Human excrement, asbestos and dead flies: What you might be smoking if you buy black market cigarettes

Fake cigarettes made from human excrement,  asbestos, mould and dead flies are being smoked regularly in Britain, undercover  detectives have found.

Investigators working for the tobacco  industry have spent weeks rummaging through litter bins for fag packets to  assess the scale of the black market.

They were astonished by the sheer volume of  the illicit trade, with about one third of packets found to have contained fakes  or cigarettes brought in by smugglers.

The survey in Birmingham by MS  Intelligence,  a Swiss-based brand protection company, found that 30.9  per cent of packets  were either bogus or purchased abroad.

A similar study conducted last year found the  proportion was only 14.1  per cent – indicating that the number of illicit  cigarettes smoked in  Britain’s second-largest city has more than doubled in 12  months.

Customers who smoke counterfeit cigarettes  have been warned they are taking huge  health risks. The UK Border Agency has  intercepted items containing  asbestos, mould and human excrement.

A haul in Derbyshire found cigarettes made  from the remains of crushed flies.

Experts believe that MS Intelligence’s  findings may be merely the tip of the iceberg.

HM Revenue and Customs (HMRC) estimates that  non UK duty-paid cigarettes  cost the taxpayer up to £3.6billion in revenue  during the 2009-10  financial year.

A  spokesman for the International Tax and  Investment Centre, a lobby  group, said: ‘Duty goes unpaid on almost one in  three cigarettes smoked  in Birmingham.

‘But that does not include hand-rolled  tobacco, of which HMRC estimates as much as half is sourced on the black  market.’

MS Intelligence carried out the research on  behalf of a number of  cigarette companies who are concerned that plans to  introduce plain  packaging will help black market tobacco barons flood the  market with  fakes.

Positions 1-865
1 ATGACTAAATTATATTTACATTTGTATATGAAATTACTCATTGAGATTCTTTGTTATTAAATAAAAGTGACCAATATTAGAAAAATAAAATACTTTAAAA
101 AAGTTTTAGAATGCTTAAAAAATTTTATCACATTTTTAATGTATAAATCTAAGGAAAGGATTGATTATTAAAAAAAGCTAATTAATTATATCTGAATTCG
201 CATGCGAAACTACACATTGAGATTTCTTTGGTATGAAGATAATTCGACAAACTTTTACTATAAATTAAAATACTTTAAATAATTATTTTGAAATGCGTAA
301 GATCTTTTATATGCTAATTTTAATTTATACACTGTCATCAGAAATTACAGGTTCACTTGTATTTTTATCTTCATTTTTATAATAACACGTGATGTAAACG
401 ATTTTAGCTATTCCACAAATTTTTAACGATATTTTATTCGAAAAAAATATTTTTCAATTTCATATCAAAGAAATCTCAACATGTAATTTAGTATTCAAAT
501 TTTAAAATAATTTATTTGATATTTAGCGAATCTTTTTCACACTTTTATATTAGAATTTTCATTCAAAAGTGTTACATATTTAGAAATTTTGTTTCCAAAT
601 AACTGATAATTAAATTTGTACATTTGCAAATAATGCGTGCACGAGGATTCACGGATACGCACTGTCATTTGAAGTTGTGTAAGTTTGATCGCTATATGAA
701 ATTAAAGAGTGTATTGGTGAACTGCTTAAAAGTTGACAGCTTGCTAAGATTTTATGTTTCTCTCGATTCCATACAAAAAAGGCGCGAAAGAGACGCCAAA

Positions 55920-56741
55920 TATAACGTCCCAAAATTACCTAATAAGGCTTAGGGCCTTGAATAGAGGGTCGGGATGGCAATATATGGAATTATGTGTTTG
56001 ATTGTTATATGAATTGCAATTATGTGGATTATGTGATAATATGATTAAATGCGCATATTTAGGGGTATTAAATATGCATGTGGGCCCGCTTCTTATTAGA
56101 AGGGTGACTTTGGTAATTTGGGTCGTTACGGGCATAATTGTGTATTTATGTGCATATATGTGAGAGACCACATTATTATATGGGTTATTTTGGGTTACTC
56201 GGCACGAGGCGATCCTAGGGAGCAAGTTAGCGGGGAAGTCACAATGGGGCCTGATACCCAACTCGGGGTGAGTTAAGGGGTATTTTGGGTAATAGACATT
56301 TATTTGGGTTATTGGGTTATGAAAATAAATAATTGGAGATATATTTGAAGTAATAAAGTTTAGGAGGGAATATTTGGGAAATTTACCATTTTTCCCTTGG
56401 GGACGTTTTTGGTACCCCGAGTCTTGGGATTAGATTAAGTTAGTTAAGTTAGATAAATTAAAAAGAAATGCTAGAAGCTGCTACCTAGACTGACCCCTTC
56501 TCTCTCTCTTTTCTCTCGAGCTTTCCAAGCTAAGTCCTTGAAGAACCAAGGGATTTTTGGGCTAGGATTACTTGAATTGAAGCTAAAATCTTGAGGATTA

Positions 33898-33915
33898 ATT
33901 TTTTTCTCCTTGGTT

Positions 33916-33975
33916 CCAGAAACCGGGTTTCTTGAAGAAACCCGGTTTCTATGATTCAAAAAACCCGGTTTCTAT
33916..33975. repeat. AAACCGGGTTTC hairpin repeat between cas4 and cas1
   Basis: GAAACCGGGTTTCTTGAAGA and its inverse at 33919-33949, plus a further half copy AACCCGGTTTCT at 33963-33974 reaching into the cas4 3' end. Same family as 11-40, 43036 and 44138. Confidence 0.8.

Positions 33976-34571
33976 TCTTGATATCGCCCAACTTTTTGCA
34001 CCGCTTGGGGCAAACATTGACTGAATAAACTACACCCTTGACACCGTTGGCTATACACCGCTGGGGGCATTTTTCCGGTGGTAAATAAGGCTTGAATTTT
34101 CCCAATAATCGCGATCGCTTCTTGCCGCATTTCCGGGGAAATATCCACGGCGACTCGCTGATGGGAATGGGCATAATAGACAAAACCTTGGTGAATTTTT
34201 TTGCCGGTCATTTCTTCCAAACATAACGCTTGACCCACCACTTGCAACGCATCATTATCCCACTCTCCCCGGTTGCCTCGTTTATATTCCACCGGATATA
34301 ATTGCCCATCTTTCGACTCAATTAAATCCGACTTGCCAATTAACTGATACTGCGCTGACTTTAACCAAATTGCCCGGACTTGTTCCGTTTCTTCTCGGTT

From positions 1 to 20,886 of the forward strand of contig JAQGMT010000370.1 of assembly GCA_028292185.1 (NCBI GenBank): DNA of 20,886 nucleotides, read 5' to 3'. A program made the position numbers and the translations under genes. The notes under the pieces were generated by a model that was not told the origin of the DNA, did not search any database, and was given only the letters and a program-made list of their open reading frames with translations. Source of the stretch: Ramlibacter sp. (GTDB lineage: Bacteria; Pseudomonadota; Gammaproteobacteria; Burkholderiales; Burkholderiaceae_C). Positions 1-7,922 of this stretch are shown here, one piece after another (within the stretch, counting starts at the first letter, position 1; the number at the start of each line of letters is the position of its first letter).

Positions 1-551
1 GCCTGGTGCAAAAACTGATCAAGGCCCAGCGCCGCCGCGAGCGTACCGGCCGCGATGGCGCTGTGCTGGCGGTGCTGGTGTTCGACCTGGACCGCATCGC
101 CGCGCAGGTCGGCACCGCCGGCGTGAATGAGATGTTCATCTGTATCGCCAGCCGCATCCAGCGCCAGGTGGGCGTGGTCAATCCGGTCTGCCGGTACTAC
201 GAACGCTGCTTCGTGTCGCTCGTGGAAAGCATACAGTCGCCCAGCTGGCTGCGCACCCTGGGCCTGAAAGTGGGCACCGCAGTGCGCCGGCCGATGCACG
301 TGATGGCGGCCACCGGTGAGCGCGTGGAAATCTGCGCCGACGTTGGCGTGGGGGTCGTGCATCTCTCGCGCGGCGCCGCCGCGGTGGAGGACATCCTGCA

Analysts collected 13,000 packets in  Birmingham between April 3 and May 11.

Most of the bogus brands uncovered originated  from the Far East,  predominantly from China, and some packets were so  sophisticated that  they were almost identical to the real thing.

An MS Intelligence report on the  investigation – codenamed Operation EDPC – concludes that criminals have changed  tactics.

It warns of a rise in the number of ‘illicit  whites’, which are cigarettes manufactured for the sole purpose of being  smuggled into and sold  illegally in another market, avoiding tax.

The report states: ‘Historically, it (the  illicit market) was made up of  genuine brands of tobacco smuggled from  lower-priced EU countries.

‘Currently, there are much more counterfeits  and, increasingly, illicit “whites”.’

Costly and dangerous: Analysts spent weeks rummaging through litter bins and scouring pavements in Birmingham, looking for evidence of fake cigarettes

Costly and dangerous: Analysts spent weeks rummaging  through litter bins and scouring pavements in Birmingham, looking for evidence  of fake cigarettes

The report continues: ‘Along with  counterfeits, illicit whites represent the most significant threat to legitimate  trade and tobacco revenues in the UK from large-scale organised  criminality.’

One of the most popular ‘whites’ found in the  Birmingham sweep is Jin Ling – a cigarette which has enjoyed staggering  under-the-counter success.

In 2006, they were only found in Poland and  neighbouring nations, but now they are changing hands in at least 16 EU  countries.

Former Scotland Yard detective Will O’Reilly,  currently carrying out research for tobacco giant Philip Morris International,  said organised criminals were increasingly turning from peddling hard drugs to  tobacco.

Profit margins are said to be just as high  because of the scale of the operation, but detection rates are lower and  punishment less severe. Recently,  heroin and cigarettes have been smuggled together.

‘Bring a container of cigarettes into this  country and you’re talking a £1.5 million profit,’ said Mr O’Reilly. ‘Organised  crime is all over it.

‘After a number of years in decline, there  has been a sharp rise in illicit cigarettes.

‘That’s partly down to the economy – people  can’t afford the real product – and it is easier for counterfeiters to copy the  packets.

‘Plans for plain packaging are simply playing  into the hands of organised criminals and counterfeiters because it will be so  much easier to make copies.’

Almost identical to the real thing: A pile of counterfeit cigarettes confiscated by French officials in 2010. Organised smuggling gangs operate in many countries

Almost identical to the real thing: A pile of  counterfeit cigarettes confiscated by French officials in 2010. Organised  smuggling gangs operate in many countries

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